Interview: Silver screen turns into towel screen

Newsroom 05/04/2016 | 11:43

Due to the uncertain situation of the Romanian cinemas, the organizers of One World Romania made a manifesto called “Movies on a towel” to underline the immediate necessity of a new law and funds for revitalizing the urban spaces where movies can be screened. Business Review went behind the camera with director Alexandru Solomon, the director of the festival.

Oana Vasiliu


How much did the law 282/2015 regarding the closing of public spaces which were under seismic risk have affected One World Romania festival?

The closing of cinema Studio and ARCUB centre from Batistei Street and the unclear situation of Cinema Pro, where we opened the festival in recent years, was a serious blow for us. But these measures are actually the result of non-urban and cultural policies of the last 25 years. The authorities reacted as they were taken aback by the imminence of an earthquake in Romania or by the disastrous state of the infrastructure. It’s not possible to close cinemas and theatres overnight without providing an alternative. Equally outrageous it is that these spaces were closed, but no one seems concerned about the fate of hundreds of families living under the same blocks above them. We had to quickly adapt and be creative. We did not want to resort to patchwork solutions. One World Romania is a festival that likes to take risks and be inventive.


Is the public of One World Romania willing to discover new places to see documentaries? How was the grand opening of the festival at MNAC? But the Embassy you organized in Universitate Square?

We believe that our public is very open-minded. We believe that there is an audience for creative documentaries on issues such as human rights outside the known places. Therefore, we pitch a tent in Universitate Square and we first held screenings at the mall, at Hollywood Multiplex. At the mall, there were people who first heard about the festival or first saw a different kind of documentary. Entire nineth ​​edition was placed under the sign of “the abuse” boundaries: the boundaries of the documentary genre, the borders of our own minds. We have included in the program films in virtual reality, video games, documentaries, performances and concerts with music from the Middle East, where waves of refugees are coming to Europe. The opening from the MNAC was thought in this eclectic direction without borders. It was a great public success, where over 1,200 people attended.


Why movies on a towel?
As one of the festival’s guests, Rob Key, said, we do not want to get in the situation of designing our movies on a towel due to the lack of cinemas. I felt the need to protest in this way against the absence of an urban, cultural policy. I should add that besides the pushing of the culture to the periphery of the Bucharest’s life, the documentary cinema hits also the obtuseness of the Romanian public television, who does not understand that the programming of documentaries is part of its mission as a public office – as a mirror of the society and a window to world problems.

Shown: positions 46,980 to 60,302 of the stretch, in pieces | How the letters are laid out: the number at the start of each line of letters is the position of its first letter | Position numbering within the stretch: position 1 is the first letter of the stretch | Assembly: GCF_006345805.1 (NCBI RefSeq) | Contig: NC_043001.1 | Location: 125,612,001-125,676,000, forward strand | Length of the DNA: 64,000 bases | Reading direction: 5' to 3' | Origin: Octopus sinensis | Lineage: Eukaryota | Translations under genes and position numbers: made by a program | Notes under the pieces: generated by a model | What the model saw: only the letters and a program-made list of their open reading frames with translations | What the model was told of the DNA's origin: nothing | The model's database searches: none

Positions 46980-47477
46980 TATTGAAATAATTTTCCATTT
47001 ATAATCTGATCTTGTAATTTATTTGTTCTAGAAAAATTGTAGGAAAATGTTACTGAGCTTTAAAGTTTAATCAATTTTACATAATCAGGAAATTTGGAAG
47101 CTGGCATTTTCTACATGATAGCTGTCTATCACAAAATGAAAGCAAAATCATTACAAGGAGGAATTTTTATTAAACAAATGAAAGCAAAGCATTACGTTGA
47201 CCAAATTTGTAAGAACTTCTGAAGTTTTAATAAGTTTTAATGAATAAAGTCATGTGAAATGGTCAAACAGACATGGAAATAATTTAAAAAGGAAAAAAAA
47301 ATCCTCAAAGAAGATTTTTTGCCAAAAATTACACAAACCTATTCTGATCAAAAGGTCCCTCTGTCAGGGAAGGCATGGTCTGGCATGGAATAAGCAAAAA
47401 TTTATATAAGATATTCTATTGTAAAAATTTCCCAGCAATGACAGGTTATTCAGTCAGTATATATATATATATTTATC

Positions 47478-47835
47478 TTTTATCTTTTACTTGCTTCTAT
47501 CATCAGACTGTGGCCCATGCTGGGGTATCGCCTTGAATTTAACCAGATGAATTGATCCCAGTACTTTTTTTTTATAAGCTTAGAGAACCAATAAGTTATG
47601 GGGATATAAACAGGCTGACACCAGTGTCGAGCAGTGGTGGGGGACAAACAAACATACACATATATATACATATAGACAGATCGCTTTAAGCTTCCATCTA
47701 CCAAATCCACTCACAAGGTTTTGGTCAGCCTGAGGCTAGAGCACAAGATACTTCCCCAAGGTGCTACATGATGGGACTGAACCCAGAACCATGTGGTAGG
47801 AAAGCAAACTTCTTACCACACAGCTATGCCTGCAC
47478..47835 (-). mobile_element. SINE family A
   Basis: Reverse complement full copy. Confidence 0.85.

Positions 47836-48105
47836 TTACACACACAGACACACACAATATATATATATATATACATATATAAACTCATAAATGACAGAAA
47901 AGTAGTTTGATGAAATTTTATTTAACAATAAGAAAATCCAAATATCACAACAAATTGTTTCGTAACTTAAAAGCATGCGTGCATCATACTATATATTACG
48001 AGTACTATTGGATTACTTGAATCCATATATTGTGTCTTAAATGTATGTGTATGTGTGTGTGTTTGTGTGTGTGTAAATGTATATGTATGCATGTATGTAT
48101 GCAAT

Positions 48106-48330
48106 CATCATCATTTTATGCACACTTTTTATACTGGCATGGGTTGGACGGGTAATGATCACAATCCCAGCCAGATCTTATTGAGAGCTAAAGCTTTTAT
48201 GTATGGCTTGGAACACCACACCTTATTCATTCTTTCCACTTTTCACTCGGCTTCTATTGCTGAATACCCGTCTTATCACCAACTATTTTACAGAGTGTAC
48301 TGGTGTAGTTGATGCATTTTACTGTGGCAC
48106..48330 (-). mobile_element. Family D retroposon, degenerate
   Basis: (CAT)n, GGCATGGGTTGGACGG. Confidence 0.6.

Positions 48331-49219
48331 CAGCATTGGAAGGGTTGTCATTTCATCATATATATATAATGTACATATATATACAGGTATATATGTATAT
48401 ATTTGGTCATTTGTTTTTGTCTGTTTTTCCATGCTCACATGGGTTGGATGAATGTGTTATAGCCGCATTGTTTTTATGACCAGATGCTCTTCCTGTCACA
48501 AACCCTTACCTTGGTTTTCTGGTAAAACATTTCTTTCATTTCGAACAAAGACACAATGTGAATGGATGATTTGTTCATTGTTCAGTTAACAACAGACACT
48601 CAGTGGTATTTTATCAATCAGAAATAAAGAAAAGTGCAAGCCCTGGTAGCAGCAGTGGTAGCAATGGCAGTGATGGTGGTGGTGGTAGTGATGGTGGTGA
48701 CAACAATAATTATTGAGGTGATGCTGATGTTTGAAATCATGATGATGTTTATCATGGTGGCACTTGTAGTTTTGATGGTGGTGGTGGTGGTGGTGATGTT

What were the reactions of the foreign guests on your manifesto with movies on a towel? How they see the situation of the lack of cinemas at the moment?

I enjoyed very much not only the solidarity of the foreign guests who have grasped the problem, but also the presence of independent artists, as Vava Stefanescu and Gianina Cărbunariu, who have problems with the lack of space in their fields, dancing and  theater. Nowhere in the world is easy for these categories, but the situation in which they reached in Romania surpasses all imagination. The guests could not understand how is possible that the Romanian film, which enjoys great prestige and international circulation, cannot reach audiences in our own country.


What solutions do you see as possible and immediate as film festival organizers for the lack of cinemas?

It takes political will and cooperation between the municipality, the Ministry of Culture, Parliament and other authorities directly involved in the problem. Bucharest, like other cities in the country, does not have a concrete urban plan for the rehabilitation of the old center, a plan that could be immediately implemented. Today’s downtown city is mostly abandoned. Certainly, there are financing options that have not been accessed. The fact that large sums were invested in the renovating of the National Theatre in Bucharest – where they created seven scenes – shows that this kind of things can be done. But the living culture grows and manifests itself in small alternative spaces, free of megalomaniacal ambitions. A small building with two to three multi-purpose spaces for dance-theater-cinema, for example, where independent artists and cultural organizations can go to realize their projects is an emergency for the town. Maybe on a municipality level, together with the ministry, it can be created a special fund for independent organizations to equip a cultural space and the authorities can assist them to reach the required safety standards. I see every day in Bucharest large spaces abandoned, empty buildings that could become cultural hubs. It also needs clarification the property regime, thus being a legislative issue. We can only hope that it will be a desire to fix these things.

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